Using academic social networks for literature searching

This ‘perspective post’ is going to look at using academic social networks for literature searching.

Now I want to make it very clear I am not advocating replacing a proper academic search strategy – with a social network. That’s a terrible idea! The University of Hull Library subscribes to some fantastic resources and you can check them out via your Subject LibGuide.

That caveat aside, I can now say that networks like and can be very useful for collecting literature. I think they have two very specific purposes in any literature search:

  1. Expand your search beyond academic databases
  2. Find papers that you have already identified as useful, but we do not subscribe to

Expanding your search

The University Library has a fantastic guide on How to plan and conduct your searches. This is definitely the place to start any search, focusing your search on the resources identified in your Subject LibGuide.

If you still need more evidence, want to go beyond this kind of search or find more literature. That is where the networks come in. On both and – you can search for research papers. This is never as precise as an academic database and it doesn’t have the same level of configuration –  but it will potentially give you access to thousands of articles.

One strength of and, is that it is what I like to think of as a ‘human-curated’. I’ve struggled to find many topics through traditional databases, but come across a trove of papers on networks. The tagging and conversations on these networks allow a different kind of search to the title/keyword/abstract search of most databases. and will give you very different results to a database. Often results are lots of peer-reviewed papers, many with full-text available. Where text is not available, you can always ask the author for a copy and I tend to get a 50% success rate. This isn’t as immediate as library subscriptions, but is useful to expand the search. Results are however not always peer-reviewed and reliable. You may find unusable, non-peer-reviewed papers or essays. While you cannot cite these papers, their bibliographies are a treasure trove of potentially useful papers that you may not of already found.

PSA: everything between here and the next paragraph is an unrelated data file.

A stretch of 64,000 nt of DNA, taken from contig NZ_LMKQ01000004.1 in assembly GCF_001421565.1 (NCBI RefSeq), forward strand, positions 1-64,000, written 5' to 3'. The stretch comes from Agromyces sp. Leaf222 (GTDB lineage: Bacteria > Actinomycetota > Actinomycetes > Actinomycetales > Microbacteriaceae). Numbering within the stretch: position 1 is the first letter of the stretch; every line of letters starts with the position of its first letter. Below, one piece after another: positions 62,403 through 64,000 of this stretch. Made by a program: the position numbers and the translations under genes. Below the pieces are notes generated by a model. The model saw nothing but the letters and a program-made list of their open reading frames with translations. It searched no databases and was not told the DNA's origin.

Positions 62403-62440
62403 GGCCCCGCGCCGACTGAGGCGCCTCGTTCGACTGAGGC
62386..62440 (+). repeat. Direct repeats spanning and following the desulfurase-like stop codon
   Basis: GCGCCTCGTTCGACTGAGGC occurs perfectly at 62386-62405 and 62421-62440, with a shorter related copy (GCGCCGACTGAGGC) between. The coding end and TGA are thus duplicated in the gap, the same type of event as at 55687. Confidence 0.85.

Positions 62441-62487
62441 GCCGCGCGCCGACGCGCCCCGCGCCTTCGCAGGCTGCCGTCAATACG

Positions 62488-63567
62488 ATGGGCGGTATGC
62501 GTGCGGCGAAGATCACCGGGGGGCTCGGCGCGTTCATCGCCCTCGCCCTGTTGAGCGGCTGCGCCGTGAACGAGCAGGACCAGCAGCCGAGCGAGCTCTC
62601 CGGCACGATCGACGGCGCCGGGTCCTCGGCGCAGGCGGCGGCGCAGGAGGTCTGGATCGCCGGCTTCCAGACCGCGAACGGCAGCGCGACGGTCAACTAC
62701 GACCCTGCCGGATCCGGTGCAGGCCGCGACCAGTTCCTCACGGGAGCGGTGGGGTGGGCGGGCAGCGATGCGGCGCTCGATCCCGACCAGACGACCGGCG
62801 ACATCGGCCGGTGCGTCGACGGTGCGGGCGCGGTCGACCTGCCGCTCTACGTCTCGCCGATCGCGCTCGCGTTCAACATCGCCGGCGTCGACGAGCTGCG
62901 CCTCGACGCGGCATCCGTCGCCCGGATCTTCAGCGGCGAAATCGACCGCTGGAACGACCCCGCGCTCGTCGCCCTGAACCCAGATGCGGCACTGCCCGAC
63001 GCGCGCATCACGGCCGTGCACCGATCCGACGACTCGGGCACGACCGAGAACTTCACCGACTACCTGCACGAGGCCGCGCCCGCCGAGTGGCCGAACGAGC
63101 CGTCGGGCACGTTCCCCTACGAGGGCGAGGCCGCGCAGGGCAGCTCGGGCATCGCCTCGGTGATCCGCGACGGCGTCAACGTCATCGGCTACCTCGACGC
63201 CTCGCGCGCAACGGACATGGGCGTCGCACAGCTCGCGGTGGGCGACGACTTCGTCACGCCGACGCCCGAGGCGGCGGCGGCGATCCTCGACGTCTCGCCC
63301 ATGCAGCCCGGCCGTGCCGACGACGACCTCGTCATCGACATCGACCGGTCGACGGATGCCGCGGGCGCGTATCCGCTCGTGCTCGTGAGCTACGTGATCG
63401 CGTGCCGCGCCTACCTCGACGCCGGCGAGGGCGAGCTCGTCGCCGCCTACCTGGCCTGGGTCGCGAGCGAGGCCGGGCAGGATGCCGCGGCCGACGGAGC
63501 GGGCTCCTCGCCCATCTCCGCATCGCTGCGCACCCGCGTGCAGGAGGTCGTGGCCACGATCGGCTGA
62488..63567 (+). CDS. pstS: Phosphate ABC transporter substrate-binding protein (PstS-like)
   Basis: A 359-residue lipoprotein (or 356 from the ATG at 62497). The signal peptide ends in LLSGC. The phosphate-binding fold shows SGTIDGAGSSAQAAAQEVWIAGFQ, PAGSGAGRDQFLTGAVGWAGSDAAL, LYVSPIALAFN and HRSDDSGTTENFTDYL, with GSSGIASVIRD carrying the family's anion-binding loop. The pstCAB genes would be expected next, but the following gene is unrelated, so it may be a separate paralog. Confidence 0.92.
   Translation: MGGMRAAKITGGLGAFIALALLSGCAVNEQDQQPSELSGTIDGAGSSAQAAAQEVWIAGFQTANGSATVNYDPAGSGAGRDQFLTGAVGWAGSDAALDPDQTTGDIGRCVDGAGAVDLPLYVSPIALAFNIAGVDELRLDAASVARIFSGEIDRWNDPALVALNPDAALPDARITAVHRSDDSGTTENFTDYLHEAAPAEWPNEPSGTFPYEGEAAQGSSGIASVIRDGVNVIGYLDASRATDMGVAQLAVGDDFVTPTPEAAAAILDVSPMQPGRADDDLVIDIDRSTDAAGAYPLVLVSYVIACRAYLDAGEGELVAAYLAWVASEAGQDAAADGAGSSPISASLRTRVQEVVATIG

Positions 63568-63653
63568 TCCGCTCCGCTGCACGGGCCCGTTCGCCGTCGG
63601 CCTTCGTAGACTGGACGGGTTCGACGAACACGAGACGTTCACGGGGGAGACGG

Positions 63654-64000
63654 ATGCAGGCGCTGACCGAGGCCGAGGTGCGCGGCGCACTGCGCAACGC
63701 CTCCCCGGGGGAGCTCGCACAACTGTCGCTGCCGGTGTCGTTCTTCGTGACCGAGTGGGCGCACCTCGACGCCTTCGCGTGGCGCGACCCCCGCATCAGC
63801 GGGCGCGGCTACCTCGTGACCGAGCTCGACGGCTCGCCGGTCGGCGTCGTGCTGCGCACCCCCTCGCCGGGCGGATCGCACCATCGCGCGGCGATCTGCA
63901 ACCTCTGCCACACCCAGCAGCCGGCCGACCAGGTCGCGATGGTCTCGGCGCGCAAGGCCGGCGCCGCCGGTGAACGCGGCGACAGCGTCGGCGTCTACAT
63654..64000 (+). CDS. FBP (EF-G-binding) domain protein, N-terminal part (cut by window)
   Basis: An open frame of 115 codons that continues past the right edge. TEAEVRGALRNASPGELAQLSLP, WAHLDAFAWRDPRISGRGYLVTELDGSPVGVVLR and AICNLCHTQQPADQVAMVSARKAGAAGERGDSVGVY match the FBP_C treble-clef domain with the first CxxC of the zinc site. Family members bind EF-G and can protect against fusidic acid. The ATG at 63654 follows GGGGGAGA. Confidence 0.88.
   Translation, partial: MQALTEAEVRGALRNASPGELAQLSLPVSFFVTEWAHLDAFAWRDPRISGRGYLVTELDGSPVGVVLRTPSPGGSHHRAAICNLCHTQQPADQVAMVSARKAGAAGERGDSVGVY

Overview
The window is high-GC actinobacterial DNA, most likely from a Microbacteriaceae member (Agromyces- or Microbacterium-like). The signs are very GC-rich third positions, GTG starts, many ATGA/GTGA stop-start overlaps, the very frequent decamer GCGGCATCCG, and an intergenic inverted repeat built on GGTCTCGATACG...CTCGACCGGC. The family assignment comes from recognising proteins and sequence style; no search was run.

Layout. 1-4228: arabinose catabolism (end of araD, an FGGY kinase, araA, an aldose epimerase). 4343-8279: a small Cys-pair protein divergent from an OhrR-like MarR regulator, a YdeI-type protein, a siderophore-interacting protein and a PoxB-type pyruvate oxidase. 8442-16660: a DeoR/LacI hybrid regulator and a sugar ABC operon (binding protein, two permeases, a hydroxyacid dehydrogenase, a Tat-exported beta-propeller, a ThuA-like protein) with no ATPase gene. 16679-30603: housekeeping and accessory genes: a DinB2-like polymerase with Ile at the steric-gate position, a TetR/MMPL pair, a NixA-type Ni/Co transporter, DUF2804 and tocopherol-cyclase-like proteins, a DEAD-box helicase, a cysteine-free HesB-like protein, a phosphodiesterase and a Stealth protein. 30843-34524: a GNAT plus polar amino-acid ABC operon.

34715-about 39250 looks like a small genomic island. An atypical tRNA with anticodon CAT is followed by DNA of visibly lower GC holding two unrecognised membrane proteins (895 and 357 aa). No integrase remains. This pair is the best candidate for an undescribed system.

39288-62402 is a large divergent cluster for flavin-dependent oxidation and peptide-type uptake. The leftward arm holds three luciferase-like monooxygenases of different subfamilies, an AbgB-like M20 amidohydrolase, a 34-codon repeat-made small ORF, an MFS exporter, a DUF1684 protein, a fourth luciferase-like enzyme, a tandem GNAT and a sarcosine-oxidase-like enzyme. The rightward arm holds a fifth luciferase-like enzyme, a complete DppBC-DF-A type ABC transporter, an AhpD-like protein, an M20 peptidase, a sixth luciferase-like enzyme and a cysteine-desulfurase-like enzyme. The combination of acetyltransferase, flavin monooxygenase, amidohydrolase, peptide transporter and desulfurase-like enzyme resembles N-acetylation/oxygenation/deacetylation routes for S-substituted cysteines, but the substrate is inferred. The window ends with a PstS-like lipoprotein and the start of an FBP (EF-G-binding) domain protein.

Finding the full-text of papers you have already identified

The University Library subscribes to a large range of journals. Often, if you can’t find the full-text, it may be that you are not searching in the right place. The Library Catalogue will point you in the right direction (search for the journal title – NOT article title). If you can’t find the journal through the catalog, University of Hull staff and students are eligible to request an inter-library loan. This is an excellent service – but before using it, it is often worthwhile checking and for the papers. Even if the papers are not there – the author may be and you can get in touch with them. This may get you the paper quicker, and lets you save ILLs for when you really need them.

ALDinHE: Of jigsaws and shape-sorters: visualising common ground in integrated information literacy and learning development provision

Emma Conan, from the University of Cambridge ran a great session on visualising common ground in integrated information literacy and learning development provision. It comes down to the following visual representation Emma developed below:


The diagram is great as it breaks the idea that skills development is sequential – students can follow any path through this diagram. I also liked that Emma argued the jigsaw suggests students need every piece. Perfect analogy! I do think it has great potential, especially for linking to development frameworks. Are we ensuring our students have all the pieces?

There was a great deal of discussion over the question mark in the session. The idea was that it could literally be whatever the student wants it to be. I guess this starts to hint at personalisation. Could this be made into an interactive jigsaw where students can supplement this with additional pieces? Could students arrange the pieces to make their own whole? Definitely some options for linking to PDP here. Another element of the question mark:

“There should not be an authority figure you don’t question”.

Part of the heart of academia. Just a shame that so many staff fear students who would question them…

I will leave it there for now – If you’re interested in reading more, check out Emma on twitter @LibGoddess or check out her blog.